Published September 5th, 2017

Summary: Step into a wintry forest where seven iconic fairy tales unfold, retold with keen insight and touches of humor.

There once was a frozen forest so cold, you could feel it through the soles of your boots. It was a strange place where some kisses broke enchantments and others began them. Many said witches lived there — some with cold hearts, others with hot ovens and ugly appetites — and also dwarves in tiny houses made of stones. In this icy wood, a stepmother might eat a girl’s heart to restore her own beauty, while a woodcutter might become stupid with grief at the death of his donkey. Here a princess with too many dresses grows spiteful out of loneliness, while a mistreated girl who is kind to a crone finds pearls dropping from her mouth whenever she speaks. With empathy and an ear for emotion, Emily Jenkins retells seven fairy tales in contemporary language that reveals both the pathos and humor of some of our most beloved stories. Charming illustrations by Rohan Daniel Eason add whimsical details that enhance every new reading.

Discussion Questions include: 

  • “Snow White”
    • At the beginning of the story, dwarves are included with witches and sprites, making them feel villainous. How is this
      different from the seven dwarves we meet later in the story? Do they fit the negative connotation or are they different
      from what the villagers assume?
  • “The Frog Prince”
    • After the frog leaves, Crystal is looking for him. Why does she miss his company? How is his company different from those of her ladies-in-waiting and family?
  • “Red Riding Hood”
    • What information that Red shared does the wolf use to his advantage? Do you think he would have successfully been
      able to get into Grandmother’s house without this information?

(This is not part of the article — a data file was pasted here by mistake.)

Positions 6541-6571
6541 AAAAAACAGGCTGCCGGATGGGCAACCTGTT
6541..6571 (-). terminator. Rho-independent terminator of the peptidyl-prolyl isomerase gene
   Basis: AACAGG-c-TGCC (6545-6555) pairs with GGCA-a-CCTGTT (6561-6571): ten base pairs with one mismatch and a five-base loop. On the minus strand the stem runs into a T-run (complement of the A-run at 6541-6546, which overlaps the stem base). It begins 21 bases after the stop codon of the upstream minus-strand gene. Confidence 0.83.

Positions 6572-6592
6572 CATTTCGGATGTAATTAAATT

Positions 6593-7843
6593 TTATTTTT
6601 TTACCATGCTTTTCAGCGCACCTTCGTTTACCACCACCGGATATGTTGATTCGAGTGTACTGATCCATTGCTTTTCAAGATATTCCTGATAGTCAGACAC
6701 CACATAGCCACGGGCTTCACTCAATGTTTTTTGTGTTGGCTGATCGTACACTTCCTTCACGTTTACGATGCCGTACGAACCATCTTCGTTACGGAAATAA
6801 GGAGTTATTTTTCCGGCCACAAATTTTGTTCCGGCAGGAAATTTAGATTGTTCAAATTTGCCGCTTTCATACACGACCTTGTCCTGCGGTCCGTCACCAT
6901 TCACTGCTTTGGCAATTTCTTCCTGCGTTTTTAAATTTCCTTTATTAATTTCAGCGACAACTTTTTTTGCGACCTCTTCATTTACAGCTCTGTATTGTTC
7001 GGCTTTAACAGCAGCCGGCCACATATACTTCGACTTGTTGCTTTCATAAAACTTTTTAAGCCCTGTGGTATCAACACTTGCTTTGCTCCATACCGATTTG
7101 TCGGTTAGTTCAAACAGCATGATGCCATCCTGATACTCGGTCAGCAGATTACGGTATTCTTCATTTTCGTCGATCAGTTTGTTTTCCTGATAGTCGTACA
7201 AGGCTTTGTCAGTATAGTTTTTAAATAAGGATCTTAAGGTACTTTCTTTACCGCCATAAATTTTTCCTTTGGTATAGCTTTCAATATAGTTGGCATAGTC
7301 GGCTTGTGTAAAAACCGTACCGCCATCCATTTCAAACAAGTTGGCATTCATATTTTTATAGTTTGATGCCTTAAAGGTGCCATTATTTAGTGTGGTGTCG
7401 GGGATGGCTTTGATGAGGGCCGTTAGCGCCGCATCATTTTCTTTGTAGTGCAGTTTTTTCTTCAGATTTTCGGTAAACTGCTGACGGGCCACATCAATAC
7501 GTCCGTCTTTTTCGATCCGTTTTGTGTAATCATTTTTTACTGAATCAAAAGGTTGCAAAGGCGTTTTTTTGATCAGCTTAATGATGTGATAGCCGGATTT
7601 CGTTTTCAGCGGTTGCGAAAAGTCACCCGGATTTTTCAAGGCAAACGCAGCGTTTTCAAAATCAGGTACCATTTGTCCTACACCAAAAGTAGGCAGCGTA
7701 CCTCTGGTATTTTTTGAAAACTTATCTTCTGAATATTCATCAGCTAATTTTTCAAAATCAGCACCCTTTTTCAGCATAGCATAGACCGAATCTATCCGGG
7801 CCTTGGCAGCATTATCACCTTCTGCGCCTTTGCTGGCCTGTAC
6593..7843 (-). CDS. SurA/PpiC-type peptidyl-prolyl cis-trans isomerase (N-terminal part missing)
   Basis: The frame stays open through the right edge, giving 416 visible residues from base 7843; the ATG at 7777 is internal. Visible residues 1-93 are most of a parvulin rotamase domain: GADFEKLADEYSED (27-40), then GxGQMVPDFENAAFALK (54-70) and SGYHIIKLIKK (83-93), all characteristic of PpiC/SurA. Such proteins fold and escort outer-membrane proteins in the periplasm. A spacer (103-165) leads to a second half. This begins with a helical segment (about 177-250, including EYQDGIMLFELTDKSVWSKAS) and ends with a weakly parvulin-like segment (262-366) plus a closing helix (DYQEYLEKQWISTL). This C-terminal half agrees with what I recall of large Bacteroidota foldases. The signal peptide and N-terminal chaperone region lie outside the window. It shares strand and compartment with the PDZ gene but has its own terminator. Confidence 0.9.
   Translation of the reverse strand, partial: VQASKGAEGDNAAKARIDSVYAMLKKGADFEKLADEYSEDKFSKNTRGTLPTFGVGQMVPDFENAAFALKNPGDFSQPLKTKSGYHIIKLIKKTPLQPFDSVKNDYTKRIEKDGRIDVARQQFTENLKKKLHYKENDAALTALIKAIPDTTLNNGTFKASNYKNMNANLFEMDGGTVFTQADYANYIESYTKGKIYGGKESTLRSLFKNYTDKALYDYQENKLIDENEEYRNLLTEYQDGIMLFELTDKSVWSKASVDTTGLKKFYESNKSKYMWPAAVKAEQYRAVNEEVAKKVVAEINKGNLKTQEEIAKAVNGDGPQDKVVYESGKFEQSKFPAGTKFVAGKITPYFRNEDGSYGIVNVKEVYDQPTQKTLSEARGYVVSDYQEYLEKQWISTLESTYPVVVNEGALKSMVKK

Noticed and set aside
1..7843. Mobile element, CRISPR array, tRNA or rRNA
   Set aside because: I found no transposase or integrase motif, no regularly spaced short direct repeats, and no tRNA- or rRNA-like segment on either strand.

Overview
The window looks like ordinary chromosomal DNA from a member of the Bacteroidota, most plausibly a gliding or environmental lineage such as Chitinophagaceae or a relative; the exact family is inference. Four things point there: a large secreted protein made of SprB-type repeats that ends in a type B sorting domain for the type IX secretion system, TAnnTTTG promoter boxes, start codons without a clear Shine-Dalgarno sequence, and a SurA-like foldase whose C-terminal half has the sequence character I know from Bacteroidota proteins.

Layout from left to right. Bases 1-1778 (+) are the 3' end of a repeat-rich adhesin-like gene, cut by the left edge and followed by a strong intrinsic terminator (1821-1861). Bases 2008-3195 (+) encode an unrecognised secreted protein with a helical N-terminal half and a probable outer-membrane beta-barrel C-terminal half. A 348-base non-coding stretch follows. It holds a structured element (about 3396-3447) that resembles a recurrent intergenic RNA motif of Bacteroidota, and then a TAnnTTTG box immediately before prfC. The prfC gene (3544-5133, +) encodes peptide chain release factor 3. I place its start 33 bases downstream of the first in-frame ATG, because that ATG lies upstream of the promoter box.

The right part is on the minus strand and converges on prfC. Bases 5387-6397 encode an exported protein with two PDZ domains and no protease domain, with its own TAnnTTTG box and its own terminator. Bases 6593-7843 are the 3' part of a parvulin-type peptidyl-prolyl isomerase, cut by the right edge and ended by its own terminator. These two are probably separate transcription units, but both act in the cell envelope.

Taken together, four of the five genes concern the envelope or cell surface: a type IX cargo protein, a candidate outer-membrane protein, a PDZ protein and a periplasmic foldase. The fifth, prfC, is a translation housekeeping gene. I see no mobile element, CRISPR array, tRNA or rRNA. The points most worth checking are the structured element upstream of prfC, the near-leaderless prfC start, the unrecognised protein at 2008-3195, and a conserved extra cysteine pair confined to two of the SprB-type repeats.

• Author’s Note
    • Emily Jenkins explains her intention behind rewriting these stories in the simple way that she did. How did she adhere
      to the traditional stories while also putting her own spin on them?
  • Entire book
    • Consider the names of the characters throughout the book. How does each name give a clue to the character’s
      personality or looks?

Discussion Guide Created by Me (Kellee): 

You can also access the teaching guide through Candlewick’s website here.

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We’re so excited to be partnered with Disney-Hyperion to bring you this review and giveaway of Bruce’s Big Move! 

Bruce’s Big Move
Author & Illustrator: Ryan T. Higgins
Published September 27th, 2017 by Disney-Hyperion

Summary: After the events of Hotel Bruce, our favorite curmudgeonly bear shares his home with not only his four geese, but three rowdy mice besides! Fed up with their shenanigans, Bruce sets off to find a rodent-free household. But as usual, nothing goes quite according to plan…

A hilarious sequel for fans of the previous Bruce books, as well as a standalone discovery for new readers, Bruce’s next reluctant adventure is sure to keep kids giggling.